126

University of KwaZulu-Natal Annual Report 2011


\ \ C onsolidated

NOTES TO THE CONSOLIDATED ANNUAL FINANCIAL STATEMENTS (continued) for the year ended 31 December 2011

R’000

R’000

11.1

(1 386) (126)

(90 421) (7 546)

(85 345) (7 112)

(105 695) (11 744)

13

12

7,5% 9,0% 60 13/12

7,3% 8,8% 60 13

6% / 8% 9,5% 60 10

11 227

4 210

15 437

14 754

12 896

92 428

34 648

127 076

121 522

94 228

(9 190)

(3 394)

(12 584)

(11 924)

(10 073)

(76 608)

(28 179)

(104 787)

(99 515)

(73 722)

Provident Fund R’000

Pension Fund R’000

228 278

595 521

823 799

710 407

524 450

( 161 739)

(637 611)

(799 350)

(755 842)

(676 070)

66 539 (44 507)

(42 090) (66 747)

24 449 (111 254)

(45 435) (41 387)

(151 620) 78 691

-

108 837

108 837

100 874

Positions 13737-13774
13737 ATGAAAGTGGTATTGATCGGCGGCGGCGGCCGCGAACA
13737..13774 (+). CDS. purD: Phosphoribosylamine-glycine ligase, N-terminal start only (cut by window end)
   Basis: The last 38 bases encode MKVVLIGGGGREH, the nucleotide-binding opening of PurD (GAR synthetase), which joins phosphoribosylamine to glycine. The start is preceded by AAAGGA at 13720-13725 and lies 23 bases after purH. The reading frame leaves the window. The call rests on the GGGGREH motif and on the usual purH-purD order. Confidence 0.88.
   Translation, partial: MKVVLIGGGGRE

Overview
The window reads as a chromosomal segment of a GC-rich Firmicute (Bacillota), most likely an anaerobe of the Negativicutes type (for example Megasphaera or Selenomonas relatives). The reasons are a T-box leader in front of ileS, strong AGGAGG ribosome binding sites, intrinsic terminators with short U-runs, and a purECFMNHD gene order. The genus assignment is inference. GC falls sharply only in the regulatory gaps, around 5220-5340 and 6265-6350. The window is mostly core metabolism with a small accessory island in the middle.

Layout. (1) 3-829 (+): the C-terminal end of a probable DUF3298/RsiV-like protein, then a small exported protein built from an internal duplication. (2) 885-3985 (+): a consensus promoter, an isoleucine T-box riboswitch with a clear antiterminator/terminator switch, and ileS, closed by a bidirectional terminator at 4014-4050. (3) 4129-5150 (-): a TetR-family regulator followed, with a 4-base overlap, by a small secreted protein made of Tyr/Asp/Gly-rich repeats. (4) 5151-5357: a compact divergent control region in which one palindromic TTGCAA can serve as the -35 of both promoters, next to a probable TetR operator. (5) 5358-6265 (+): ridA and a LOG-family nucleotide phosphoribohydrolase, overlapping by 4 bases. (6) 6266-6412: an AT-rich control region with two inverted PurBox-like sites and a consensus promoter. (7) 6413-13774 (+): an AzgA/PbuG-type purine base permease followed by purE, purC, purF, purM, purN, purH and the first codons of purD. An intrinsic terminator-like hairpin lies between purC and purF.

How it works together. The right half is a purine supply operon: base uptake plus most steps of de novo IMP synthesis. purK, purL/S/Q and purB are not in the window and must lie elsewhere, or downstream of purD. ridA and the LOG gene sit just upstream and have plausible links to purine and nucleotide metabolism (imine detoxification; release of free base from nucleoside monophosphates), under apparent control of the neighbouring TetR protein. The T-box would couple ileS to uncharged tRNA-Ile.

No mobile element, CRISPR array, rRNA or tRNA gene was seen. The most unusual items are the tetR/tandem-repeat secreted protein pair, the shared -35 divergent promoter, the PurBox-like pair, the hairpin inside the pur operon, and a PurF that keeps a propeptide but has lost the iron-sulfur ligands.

84 659

22 032

-

22 032

14 052

11 730

Bonitas Medical Scheme R’000

Health care benefits (continued) Comprising: Non-current portion Current portion

(89 035) (7 420)

The principal actuarial assumptions used for accounting purposes are: Health care cost inflation (per annum) Discount rate (per annum) Normal retirement age (years) Remaining average working lives of in-service employees (years) The effect of a 1% change in the assumed health care cost inflation would be as follows: 1% increase:

1% decrease:

Current service and interest costs Aggregate defined benefit obligation Current service and interest costs Aggregate defined benefit obligation

11.2 Provident and Pension fund obligations The University’s obligations towards post-retirement provident and pension fund obligations were actuarially calculated as at 31 December 2011 by ABSA Consultants and Actuaries and are disclosed in accordance with South African Generally Accepted Accounting Practice AC 116 : Employee Benefits (IAS 19), as follows:Present value of funded obligations Fair value of plan assets Present value of net deficit/(surplus) Unrecognised actuarial losses Balance not recognised* (refer note on page 128) Amount accrued in respect of provident fund obligation